Phew! That was some hard work as there are just so many wonderful books and albums among Sri Chinmoy's works. I cannot think of anyone more prolific in both mediums.
What are your favorites?
Thank you so much for picking up my thread.
I'd just like to mention the wonderful Moscow-based publishing house "Guru Noka" which has compiled, published and distributed so many wonderful anthologies of Guru's writings. To be honest, one of the very highlights of my Celebrations' experience is discovering the newest offering from this wonderfully versatile, soulful and meticulous press. I really can't praise their books enough. From "A Perfect Divine Enterprise" to "Behind the Curtain of Eternity" to "My Master", these books are precious resources, spiritual treasuries. Any real student of spirituality will be immeasurably enriched by possessing and reading and re-reading these brilliant compilations of the Master's writings.
My gratitude to Karpani and crew for their sleepless efforts.
- I just wanted to thank Brahmata again for mentioning these spiritual classics by Sri Chinmoy. Over the next few days I'd like to discuss my favorite poems from these books and why I think they're so significant.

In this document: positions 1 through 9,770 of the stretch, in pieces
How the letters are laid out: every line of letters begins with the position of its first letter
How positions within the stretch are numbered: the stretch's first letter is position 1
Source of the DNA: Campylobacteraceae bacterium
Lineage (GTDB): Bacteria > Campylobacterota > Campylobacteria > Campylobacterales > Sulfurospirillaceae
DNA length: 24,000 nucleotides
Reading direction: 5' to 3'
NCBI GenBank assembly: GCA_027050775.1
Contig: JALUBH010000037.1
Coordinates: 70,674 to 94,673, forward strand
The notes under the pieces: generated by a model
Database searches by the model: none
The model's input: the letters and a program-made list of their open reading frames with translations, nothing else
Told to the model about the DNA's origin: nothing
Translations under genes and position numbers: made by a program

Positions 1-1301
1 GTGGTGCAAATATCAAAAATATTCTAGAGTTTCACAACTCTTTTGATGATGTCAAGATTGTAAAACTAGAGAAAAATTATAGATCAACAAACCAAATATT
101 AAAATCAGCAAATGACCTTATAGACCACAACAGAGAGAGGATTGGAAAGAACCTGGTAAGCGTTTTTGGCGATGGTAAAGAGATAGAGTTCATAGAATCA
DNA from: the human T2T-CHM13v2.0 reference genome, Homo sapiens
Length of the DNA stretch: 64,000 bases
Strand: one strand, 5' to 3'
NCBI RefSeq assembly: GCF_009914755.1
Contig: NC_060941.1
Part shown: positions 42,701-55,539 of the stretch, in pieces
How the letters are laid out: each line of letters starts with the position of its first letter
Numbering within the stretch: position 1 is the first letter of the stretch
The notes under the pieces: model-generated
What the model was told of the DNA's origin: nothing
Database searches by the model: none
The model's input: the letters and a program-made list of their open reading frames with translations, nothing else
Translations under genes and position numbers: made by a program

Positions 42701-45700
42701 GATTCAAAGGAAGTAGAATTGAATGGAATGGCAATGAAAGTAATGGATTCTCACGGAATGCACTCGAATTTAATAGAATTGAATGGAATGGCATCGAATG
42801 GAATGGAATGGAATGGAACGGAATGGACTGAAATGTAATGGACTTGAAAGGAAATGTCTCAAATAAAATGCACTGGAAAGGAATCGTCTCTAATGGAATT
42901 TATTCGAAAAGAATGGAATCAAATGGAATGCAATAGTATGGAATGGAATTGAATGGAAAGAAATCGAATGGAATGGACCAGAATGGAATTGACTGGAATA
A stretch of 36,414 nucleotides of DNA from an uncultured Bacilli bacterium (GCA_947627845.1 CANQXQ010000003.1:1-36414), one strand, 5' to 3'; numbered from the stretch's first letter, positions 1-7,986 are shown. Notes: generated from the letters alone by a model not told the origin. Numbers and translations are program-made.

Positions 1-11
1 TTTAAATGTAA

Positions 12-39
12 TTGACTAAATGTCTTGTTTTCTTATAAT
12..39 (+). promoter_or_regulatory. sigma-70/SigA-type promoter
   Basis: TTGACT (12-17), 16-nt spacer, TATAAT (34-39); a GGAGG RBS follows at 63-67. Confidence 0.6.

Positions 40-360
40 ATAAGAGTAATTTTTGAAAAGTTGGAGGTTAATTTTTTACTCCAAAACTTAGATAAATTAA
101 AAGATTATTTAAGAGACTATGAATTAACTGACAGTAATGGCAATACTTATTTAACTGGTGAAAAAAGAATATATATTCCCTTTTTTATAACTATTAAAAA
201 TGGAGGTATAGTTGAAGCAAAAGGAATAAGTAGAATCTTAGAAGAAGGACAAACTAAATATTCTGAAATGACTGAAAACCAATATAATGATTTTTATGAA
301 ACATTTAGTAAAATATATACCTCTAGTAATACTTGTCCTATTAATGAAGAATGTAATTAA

Here's a poem from Beyond Within, although it originated in 'The Dance of Life' part 16, by Sri Chinmoy:
From the Embrace of God.
From the sea of ignorance.
From the perdition of despair.
From the den of destruction.
I know not why.
I know not how.
And now I see,
No escape, no escape.
I am caught by my own
Choice of freedom.
I have studied a lot of English poetry, both in college and also for my own enjoyment. As far as I know, only in the best plays by William Shakespeare or in selected, inspired Bible passages will you find a language so rich and a movement so resonant. Also, every time I come to this poem I feel like I'm reading it for the first time. Maybe that's the definition of a classic; it's always new.
Sometimes when I read Sri Chinmoy's poetry, I realise that he is not speaking as a spiritual Master, but rather as a seeker. Because of Sri Chinmoy's yogic power of oneness, he can identify himself intimately even with people he has never even met. Through this compassionate identification, he expresses the anguish, the joys and the struggles of aspiring seekers everywhere.
I like this poem because it really does express the psychic anguish and frustration of a spiritual seeker. In American culture, at least, self-reliance is an important value. Why depend on others to help you when you can help yourself? Why lean on others for support? And there's definitely truth to this. Without a secure and tranquil sense of self, how can you do good or great things in life?
But in the spiritual life, self-reliance isn't always a great help. When we are spiritual, we try to get in touch with the Self, the Supreme Self, God. The more access we have to God, who is just our highest Self, the happier we are. The buffets and torrents of life don't affect us so much when we have access to a joyous and imperishable inner reality.